How To Be The New Hire Agencies Need
Agencies are always on the lookout for new talent. Winning awards—like Miami Ad School students just did at the Clios—is a great way to get noticed.
In the world of creative careers, competition is intense. There are tons of talented people looking for work or freelancing with amazing portfolios. How do you stack the deck in your favor when looking for that crucial first job?
Encouraging students to enter award competitions has always been a priority for Miami Ad School. We’ve long known that award-winning work adds credibility to a portfolio. Award competitions are the “peer review” of the industry, and receiving recognition from the pros while still in school is a terrific boost to any creative’s prospects.
The fact that so many Miami Ad School alumni can be found at the highest levels of the industry is due, in large part, to Miami Ad School students being the most-awarded in the world. The competitive advantage is obvious.
Award-Winning Advice From Those Who Know
Art director Giulia Magaldi and copywriter Frank Garcia—junior creative team at Droga5—have three solid pieces of advice when it comes to creating award-winning work:
- Some competitions issue calls for entry with a specific brief attached. In these cases—always stick to the brief. This may seem to go without saying, however that’s precisely why it needs to be said.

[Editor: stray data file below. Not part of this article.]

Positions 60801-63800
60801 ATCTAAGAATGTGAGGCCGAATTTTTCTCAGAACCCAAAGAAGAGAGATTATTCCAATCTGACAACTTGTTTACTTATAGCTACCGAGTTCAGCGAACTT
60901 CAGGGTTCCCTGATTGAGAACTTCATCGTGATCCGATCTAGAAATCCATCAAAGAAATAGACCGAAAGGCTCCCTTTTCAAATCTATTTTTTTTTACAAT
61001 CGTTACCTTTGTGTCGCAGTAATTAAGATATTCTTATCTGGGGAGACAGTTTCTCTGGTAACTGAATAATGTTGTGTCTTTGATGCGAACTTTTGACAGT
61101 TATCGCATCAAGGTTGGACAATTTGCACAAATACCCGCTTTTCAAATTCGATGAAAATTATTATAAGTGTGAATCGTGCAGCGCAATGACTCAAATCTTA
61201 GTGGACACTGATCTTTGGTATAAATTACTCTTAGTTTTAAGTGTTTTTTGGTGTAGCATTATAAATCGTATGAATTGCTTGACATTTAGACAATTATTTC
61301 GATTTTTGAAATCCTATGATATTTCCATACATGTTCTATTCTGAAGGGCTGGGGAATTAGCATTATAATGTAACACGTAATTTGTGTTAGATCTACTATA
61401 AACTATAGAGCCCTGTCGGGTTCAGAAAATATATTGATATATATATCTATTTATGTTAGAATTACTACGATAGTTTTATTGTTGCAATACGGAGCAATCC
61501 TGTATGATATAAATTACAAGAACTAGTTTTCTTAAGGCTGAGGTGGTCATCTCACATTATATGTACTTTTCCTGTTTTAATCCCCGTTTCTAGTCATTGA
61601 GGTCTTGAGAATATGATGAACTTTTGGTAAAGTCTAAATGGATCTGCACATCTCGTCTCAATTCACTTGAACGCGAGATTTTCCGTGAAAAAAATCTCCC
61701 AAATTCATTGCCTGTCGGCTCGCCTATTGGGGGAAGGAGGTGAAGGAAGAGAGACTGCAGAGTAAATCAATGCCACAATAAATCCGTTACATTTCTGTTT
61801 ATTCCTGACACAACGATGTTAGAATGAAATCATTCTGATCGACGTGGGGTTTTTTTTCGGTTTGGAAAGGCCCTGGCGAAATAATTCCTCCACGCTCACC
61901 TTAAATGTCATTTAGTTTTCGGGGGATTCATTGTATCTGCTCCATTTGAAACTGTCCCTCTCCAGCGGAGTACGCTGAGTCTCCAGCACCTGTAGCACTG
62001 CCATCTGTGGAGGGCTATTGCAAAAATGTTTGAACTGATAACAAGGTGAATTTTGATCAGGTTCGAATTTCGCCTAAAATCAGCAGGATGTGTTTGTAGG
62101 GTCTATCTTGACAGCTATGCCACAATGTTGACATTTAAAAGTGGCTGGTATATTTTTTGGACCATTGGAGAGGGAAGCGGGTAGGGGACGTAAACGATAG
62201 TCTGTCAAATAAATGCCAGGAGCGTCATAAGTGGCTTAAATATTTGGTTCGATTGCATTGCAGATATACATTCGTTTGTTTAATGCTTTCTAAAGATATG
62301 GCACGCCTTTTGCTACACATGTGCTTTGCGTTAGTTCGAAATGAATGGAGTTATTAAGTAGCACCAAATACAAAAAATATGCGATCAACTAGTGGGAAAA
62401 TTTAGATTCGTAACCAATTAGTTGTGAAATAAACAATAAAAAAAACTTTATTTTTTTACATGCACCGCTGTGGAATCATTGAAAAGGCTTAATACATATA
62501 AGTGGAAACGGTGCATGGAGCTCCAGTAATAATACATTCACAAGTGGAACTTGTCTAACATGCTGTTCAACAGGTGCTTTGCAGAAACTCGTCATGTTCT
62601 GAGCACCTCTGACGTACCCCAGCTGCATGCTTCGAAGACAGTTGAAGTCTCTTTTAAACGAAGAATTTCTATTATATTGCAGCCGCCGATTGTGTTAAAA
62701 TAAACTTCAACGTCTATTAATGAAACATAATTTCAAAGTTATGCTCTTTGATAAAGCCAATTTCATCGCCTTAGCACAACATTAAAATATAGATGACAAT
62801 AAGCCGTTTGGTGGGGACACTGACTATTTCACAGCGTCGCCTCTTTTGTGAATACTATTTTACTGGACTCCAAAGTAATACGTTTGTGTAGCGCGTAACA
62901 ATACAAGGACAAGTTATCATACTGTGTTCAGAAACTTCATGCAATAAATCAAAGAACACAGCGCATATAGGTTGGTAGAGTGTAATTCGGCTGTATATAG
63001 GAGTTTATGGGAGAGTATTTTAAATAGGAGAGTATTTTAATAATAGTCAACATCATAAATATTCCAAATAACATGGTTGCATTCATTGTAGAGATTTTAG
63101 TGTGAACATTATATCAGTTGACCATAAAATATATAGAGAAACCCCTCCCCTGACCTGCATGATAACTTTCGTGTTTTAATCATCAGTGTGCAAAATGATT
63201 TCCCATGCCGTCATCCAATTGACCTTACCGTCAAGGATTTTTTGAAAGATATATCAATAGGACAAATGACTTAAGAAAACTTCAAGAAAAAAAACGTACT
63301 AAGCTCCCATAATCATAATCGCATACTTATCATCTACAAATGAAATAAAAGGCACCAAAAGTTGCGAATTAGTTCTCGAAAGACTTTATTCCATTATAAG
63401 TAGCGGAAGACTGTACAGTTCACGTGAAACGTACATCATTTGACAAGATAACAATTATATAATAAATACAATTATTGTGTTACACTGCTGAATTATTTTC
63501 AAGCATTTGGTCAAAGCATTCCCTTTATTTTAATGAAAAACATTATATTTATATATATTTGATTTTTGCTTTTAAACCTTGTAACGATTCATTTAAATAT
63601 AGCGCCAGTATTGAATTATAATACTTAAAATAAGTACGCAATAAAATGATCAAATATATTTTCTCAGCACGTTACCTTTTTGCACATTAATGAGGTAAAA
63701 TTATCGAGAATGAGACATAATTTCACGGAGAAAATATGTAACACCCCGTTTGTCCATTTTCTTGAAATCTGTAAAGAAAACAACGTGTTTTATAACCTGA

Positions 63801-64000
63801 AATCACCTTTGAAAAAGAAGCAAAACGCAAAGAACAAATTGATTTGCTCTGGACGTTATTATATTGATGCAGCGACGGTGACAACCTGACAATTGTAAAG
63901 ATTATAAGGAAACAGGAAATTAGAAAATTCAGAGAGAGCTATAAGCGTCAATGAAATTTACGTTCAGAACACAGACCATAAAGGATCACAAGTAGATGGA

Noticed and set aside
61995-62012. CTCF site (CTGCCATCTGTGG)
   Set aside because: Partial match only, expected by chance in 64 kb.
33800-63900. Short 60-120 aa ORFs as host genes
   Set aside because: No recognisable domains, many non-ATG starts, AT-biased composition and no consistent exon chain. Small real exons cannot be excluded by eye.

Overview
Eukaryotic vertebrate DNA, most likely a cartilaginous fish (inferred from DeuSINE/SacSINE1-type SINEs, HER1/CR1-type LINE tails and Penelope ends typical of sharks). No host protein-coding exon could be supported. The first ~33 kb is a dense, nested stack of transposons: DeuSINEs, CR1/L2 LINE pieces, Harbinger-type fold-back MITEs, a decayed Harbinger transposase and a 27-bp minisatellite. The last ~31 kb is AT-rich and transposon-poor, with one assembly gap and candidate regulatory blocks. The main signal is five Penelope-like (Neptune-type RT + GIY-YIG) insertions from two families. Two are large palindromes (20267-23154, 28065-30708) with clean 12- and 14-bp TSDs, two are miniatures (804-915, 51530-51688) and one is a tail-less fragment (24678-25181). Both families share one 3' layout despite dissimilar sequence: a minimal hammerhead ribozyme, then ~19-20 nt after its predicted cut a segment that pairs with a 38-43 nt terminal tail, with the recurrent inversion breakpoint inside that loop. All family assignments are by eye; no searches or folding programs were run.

- The best ideas are often the most obvious solutions that somehow have never been done before. The kinds of ideas that make people say, “Why didn’t I come up with this?” as they smack themselves on the forehead.
- Use media in a way that hasn’t been done before. Don’t confine your creativity to the content; deliver your message creatively as well.
Giulia and Frank know a little bit about winning awards. They’ve won at the Clios, The One Show, The New York Festivals, Young Guns, ADDYs, Graphis and many more.
Soham Chatterjee is one of Miami Ad School’s most-awarded grads. As a student, he won 79 national and international honors. He’s now a Creative Copywriter @ Leo Burnett in Chicago. He’s got a few tips too:
- Look at other award-winning work.
- Also check out work that did not win a Gold. Figure why it didn't in comparison to the one that did.
- Dig out those old dust-laden Archives and CAs, flip through them whenever you can. That'll give your brain practice.
- Don’t do what you have seen. Do better than what you have been seeing.
- If you get goosebumps looking at an idea, try to beat it. If you get goosebumps looking at your own idea, do it anyway.
- Put in the time cracking the code to win awards. See what wins where. See award-winning work in the context of the categories it wins in. It’s important.
- Think of one idea everyday. Even if you’re down and out.
- Look around you. The best ideas come from your surroundings. Be an observer.
- Most importantly, be passionate and hardworking towards the work you do. Worship it like you worship your soccer/football/baseball/curling team.
- Collaborate with people from different backgrounds. Team up with different people every time. Work alone sometimes too.
- Get a trustworthy and immensely creative mentor to look at your work. Make his or her jaw drop with your ideas. Get their feedback and make the work better.
- Believe in your idea, fight for it, but know when to take a step back.
Here’s the latest crop of awards our students have won—these Clio award winners were just announced: